In this brutal and unknown land, Frances will become entangled with two very different men - one driven by his ideals, the other by his ambition. Edwin Matthews is a distant cousin - a serious, but dedicated doctor who makes his living in the diamond fields of South Africa. He is a careful man, determined to do whatever he can to get ahead in life. To Frances' mind, Edwin is taking blatant advantage of her reduced circumstances; and she is convinced that his sudden interest in her is largely due to her dramatic fall in fortune, rather than any sense of romantic feelings for her.

Reluctantly traveling by steamship to South Africa to be married, Frances is abruptly thrown in to the company of William Westbrook. William is the polar opposite of Edwin, and Frances is absolutely enchanted by him from their first meeting. He is a dashing and ambitious diamond trader, whose tales of his thrilling exploits capture Frances' imagination. Magnetically attractive, spontaneous and courageous, William is everything that Edwin is not, and she is swept away by an intoxicating, all-consuming love. Stunned by the strength of her attraction, Frances secretly begins to hope that she has found a viable alternative to a loveless marriage with Edwin.

However, Frances' idyllic dreams are suddenly met by harsh, unvarnished reality. Removed from civilization and disillusioned by her isolation, she soon finds herself living in the middle of a tremendous dilemma - forced to choose between passion and integrity. Her choice has the potential to change her life forever. South Africa is not quite the colonial paradise that Frances expected it might be - the desolate, seemingly barren landscape does contain a certain hidden beauty - but nothing else is as it seems.

Only when the rumor of a smallpox epidemic takes Frances into the dark heart of the diamond mines does she see her true path to happiness. She soon realizes that she has so much to learn about herself, as well as this strange new land. This strange land that has become her home.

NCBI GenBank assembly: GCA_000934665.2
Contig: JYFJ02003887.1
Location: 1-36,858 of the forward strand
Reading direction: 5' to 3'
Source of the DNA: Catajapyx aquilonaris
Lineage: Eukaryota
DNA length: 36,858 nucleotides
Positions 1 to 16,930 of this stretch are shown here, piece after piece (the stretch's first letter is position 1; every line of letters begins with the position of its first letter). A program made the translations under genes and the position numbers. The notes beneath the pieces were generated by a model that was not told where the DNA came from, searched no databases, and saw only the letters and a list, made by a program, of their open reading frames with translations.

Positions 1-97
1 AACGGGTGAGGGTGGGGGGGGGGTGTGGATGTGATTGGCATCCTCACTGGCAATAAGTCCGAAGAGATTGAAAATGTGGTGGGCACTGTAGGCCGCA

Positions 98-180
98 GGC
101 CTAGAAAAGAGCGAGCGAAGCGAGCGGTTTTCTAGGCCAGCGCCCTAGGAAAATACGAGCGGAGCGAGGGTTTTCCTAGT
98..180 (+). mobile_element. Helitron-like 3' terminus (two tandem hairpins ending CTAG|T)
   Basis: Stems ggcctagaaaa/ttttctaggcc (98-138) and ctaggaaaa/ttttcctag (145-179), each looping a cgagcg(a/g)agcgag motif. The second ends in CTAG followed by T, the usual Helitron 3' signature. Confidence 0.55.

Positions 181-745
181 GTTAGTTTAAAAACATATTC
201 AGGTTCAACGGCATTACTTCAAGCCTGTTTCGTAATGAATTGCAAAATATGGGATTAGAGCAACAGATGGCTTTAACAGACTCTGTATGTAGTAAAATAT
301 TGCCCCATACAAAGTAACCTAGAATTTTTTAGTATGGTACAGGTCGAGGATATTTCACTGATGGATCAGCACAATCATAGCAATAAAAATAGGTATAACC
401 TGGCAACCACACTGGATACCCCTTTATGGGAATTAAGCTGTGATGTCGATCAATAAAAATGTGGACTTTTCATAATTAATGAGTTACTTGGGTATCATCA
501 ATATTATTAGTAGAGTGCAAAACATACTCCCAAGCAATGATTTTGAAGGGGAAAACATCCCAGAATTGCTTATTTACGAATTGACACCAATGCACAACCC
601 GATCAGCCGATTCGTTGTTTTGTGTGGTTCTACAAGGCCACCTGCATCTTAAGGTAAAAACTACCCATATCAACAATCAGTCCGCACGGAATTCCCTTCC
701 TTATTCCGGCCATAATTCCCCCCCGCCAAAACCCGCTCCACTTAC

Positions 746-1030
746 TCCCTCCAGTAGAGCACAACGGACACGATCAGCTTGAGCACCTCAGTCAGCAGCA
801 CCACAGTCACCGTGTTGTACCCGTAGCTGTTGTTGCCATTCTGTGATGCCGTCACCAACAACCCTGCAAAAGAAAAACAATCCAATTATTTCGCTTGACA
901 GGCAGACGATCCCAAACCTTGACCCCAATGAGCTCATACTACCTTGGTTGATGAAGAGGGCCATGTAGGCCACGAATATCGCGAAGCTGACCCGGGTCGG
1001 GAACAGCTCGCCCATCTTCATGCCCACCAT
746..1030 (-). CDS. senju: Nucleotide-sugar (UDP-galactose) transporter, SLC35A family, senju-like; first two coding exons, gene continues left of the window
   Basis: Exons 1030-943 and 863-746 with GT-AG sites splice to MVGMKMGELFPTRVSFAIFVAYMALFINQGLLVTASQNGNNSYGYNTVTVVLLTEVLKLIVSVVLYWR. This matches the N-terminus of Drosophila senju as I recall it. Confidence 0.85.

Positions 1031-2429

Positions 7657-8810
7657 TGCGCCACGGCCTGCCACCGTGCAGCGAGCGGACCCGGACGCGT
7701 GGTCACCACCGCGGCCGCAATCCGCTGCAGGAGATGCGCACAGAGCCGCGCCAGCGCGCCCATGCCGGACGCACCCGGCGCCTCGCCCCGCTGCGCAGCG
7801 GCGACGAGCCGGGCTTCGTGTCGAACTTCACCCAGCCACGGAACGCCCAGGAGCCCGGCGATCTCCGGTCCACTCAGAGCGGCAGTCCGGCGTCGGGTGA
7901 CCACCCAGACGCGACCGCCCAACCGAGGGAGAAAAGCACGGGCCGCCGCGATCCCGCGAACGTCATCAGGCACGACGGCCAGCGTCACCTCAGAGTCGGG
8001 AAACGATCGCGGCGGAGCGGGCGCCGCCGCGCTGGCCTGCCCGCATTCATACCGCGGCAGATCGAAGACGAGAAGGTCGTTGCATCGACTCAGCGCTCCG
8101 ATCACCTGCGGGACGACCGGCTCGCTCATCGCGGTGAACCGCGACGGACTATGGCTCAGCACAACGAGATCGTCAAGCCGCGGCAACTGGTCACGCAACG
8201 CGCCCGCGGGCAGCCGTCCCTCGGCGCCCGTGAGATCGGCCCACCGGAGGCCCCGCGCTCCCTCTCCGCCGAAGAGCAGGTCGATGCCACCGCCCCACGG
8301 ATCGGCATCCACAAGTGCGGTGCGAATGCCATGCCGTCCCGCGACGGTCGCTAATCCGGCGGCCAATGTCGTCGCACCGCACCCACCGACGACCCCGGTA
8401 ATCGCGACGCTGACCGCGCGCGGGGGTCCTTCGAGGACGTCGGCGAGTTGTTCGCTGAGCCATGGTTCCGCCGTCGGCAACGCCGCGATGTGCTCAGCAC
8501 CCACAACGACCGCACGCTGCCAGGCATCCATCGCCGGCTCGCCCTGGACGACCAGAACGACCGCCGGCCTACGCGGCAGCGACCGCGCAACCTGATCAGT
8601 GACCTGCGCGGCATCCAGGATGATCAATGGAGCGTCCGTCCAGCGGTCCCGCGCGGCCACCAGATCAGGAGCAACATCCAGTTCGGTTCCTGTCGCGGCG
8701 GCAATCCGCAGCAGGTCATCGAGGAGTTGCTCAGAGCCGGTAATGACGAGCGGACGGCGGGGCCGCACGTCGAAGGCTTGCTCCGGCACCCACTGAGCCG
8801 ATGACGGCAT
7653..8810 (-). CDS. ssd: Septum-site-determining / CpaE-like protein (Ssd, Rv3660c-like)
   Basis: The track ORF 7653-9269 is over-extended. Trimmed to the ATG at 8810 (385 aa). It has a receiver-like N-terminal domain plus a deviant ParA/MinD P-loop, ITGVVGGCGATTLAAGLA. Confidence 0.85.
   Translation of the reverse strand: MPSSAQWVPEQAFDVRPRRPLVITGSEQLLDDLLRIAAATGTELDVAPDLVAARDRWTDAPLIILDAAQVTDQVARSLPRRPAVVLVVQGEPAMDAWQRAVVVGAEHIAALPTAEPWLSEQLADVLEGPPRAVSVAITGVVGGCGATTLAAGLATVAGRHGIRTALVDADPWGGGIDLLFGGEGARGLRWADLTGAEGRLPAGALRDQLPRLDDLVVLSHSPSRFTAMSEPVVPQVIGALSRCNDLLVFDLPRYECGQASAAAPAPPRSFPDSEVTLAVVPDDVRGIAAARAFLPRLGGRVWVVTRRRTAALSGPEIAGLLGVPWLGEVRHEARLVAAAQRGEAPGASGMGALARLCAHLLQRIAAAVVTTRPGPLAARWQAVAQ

Despite this story's initially slow pace, I still very much enjoyed reading it. In my opinion, the story was slightly difficult to get into and I found that it dragged slightly in certain parts. Once I got past the slow points though, the pace picked up considerably and I really got into the story. I appreciated reading about the mining conditions of South Africa, and was stunned by the brutal reality of the colonial era. I would give this book an A!

A! - (90-95%)

Till we Meet Again, Glow Brightly as Moonlight

Monday, January 25, 2016

I'm Going Back to Doing Crossword Puzzles For a Little While!

Hello everyone! I hope that you're all just fine this morning - I certainly am! :) Anyway, I just wanted to give you an update on how I'm doing so far.

Surprisingly, I have been doing fairly good. Despite the fact that I was doing a complex jigsaw puzzle of 1,000 pieces, I finished the old-time city center puzzle on Sunday night, January 24th! I'm amazed that it only took me a total of two days to finish a 1,000-piece puzzle, since I started doing this one on Friday afternoon, January 22nd!

As regards my reading, I'm not that far into The Fever Tree: A Novel by Jennifer McVeigh, yet. Granted, I started reading this book on Wednesday night, January 20th; but five days later, I'm not even halfway through. I'm certainly enjoying the story very much, but I will say that for some reason I'm finding it hard going for me. Actually, maybe 'hard going' is the wrong description, more like 'slow going'. The plot is in no way boring, I'm just finding that my reading pace is slightly slower than usual.

According to Goodreads, as of last night, January 24th, I am on page 123 of 432; or approximately 28 percent. There are actually 425 pages in my copy of The Fever Tree: A Novel by Jennifer McVeigh, so 123 pages of 425 is approximately 29 percent.